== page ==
Fifth Wave by Rick Yancey. From Goodreads: After the 1st wave, only darkness remains. After the 2nd, only the lucky escape. And after the 3rd, only the unlucky survive. After the 4th wave, only one rule applies: trust no one. Now, it’s the dawn of the 5th wave, and on a lonely stretch of highway, Cassie runs from Them.
Twice Lost by Sarah Porter. From Goodreads: Mermaids have been sinking ships and drowning humans for centuries, and now the government is determined to put an end to the mermaid problem—by slaughtering all of them. Luce, a mermaid with exceptionally threatening abilities, becomes their number-one target, hunted as she flees down the coast toward San Francisco.
Darkness Strange and Lovely by Susan Dennard. From Goodreads: Following an all-out battle with the walking Dead, the Spirit Hunters have fled Philadelphia, leaving Eleanor alone to cope with the devastating aftermath. But there’s more trouble ahead—the evil necromancer Marcus has returned, and his diabolical advances have Eleanor escaping to Paris to seek the help of Joseph, Jie, and the infuriatingly handsome Daniel once again.
Identify the objects in these photos and you’ll be entered into a drawing to win a bubblewrap keychain! Enter as often as you’d like. New photos to guess each week. Week 3 Photos
After finishing the fabulous Theatre Illuminata Trilogy, I realized I was a little rusty on my plays. A lot of the books I’ve read lately give references to the classics, but with this series set in a theater with characters practically living and breathing Shakespeare, I noticed plenty of references to things I read in school. And plenty of things I’d only heard about but never read. It was time to fix that.
While browsing the library’s collection of classic literature, I noticed the ever-present cliff-notes and other study guides printed in order to help people “translate” Shakespearean and other forms of Ye Olde English listed along with the originals; then I discovered an entire collection of Shakespeare plays had been made into manga!
Since the main character of the series that sparked my newfound interest in Shakespeare is named Beatrice, I went first for the play with the character she is named after: Much Ado About Nothing. This manga version uses direct quotes from the play, and while there is a short summary in the back, rather than relying on paragraphs of footnotes to parse through the text, you use the pictures to get the gist of the story. With this light introduction to the story, I’m looking forward to reading the original text and knowing a little bit of what’s in store. Not to mention the art was just plain fun to look at!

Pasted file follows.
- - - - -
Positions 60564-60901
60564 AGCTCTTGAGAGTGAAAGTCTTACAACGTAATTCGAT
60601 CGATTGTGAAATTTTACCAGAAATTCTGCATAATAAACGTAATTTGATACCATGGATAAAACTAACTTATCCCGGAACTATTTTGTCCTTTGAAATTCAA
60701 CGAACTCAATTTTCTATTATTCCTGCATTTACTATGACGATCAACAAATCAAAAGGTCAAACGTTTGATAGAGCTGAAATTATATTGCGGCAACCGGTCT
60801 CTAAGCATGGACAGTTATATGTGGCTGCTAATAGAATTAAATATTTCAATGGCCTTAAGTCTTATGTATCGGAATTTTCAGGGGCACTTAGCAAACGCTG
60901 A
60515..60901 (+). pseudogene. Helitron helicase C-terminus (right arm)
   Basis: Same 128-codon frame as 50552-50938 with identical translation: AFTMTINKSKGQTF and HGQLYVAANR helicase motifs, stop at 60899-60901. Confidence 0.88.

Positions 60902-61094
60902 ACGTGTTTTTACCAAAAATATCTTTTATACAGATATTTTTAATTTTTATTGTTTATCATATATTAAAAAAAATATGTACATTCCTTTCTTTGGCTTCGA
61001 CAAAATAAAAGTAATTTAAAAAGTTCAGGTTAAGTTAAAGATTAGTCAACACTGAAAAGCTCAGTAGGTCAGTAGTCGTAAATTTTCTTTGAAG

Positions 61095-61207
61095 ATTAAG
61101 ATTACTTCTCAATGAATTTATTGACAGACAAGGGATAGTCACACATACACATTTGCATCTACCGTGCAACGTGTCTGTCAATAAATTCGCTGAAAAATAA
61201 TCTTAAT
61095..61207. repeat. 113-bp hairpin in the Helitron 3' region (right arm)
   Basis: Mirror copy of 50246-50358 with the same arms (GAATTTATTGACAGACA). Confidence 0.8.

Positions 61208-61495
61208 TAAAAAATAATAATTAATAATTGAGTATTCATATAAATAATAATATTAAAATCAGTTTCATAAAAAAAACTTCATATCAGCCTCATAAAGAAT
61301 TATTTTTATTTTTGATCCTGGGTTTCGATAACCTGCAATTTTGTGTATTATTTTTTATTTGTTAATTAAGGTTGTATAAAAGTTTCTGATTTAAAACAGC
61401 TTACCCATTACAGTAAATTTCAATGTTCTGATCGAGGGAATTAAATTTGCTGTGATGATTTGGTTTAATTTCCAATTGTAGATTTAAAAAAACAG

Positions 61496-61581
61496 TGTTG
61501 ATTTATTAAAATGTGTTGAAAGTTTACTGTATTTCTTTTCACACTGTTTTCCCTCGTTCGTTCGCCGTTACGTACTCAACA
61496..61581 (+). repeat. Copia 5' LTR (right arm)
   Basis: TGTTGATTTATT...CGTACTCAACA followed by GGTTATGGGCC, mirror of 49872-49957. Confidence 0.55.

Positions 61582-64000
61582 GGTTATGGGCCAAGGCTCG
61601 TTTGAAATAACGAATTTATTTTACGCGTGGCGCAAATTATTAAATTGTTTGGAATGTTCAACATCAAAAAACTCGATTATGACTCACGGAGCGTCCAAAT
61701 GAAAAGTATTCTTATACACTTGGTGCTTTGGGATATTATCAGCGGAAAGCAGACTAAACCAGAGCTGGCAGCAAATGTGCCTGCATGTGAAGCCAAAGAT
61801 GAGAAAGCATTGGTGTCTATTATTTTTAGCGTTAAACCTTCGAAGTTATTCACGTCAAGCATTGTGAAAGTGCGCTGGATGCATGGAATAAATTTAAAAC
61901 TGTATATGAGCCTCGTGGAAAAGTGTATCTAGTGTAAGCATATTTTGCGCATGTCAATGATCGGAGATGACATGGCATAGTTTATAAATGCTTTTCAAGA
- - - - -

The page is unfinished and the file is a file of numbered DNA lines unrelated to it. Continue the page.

During my search I found comic book versions of other classics, like The Iliad and Pride and Prejudice, biographies of historical figures like Amelia Earhart and Anne Frank, and even an action-packed comics version of the Bible! Mixed in with the superhero comics and manga, just waiting to help you with your required reading for school. Instead of taking shortcuts with cliff-notes and Wikipedia, why not try some comics?
…But seriously, read the originals too. You might end up liking them, especially with a visual already in your head! And then the next time you read a book with a character talking about Cathy and Heathcliff, or see a chapter beginning with a quote from The Odyssey, you’ll know exactly what they’re talking about!
.New Victorian/steampunk books hitting library bookshelves soon:
The Clockwork Key by Kristin Bailey. From Goodreads: When a fire consumes Meg’s home, killing her parents and destroying both her fortune and her future, all she has left is the tarnished pocket watch she rescued from the ashes. But this is no ordinary timepiece. The clock turns out to be a mechanical key—a key that only Meg can use—that unlocks a series of deadly secrets and intricate clues that Meg is compelled to follow.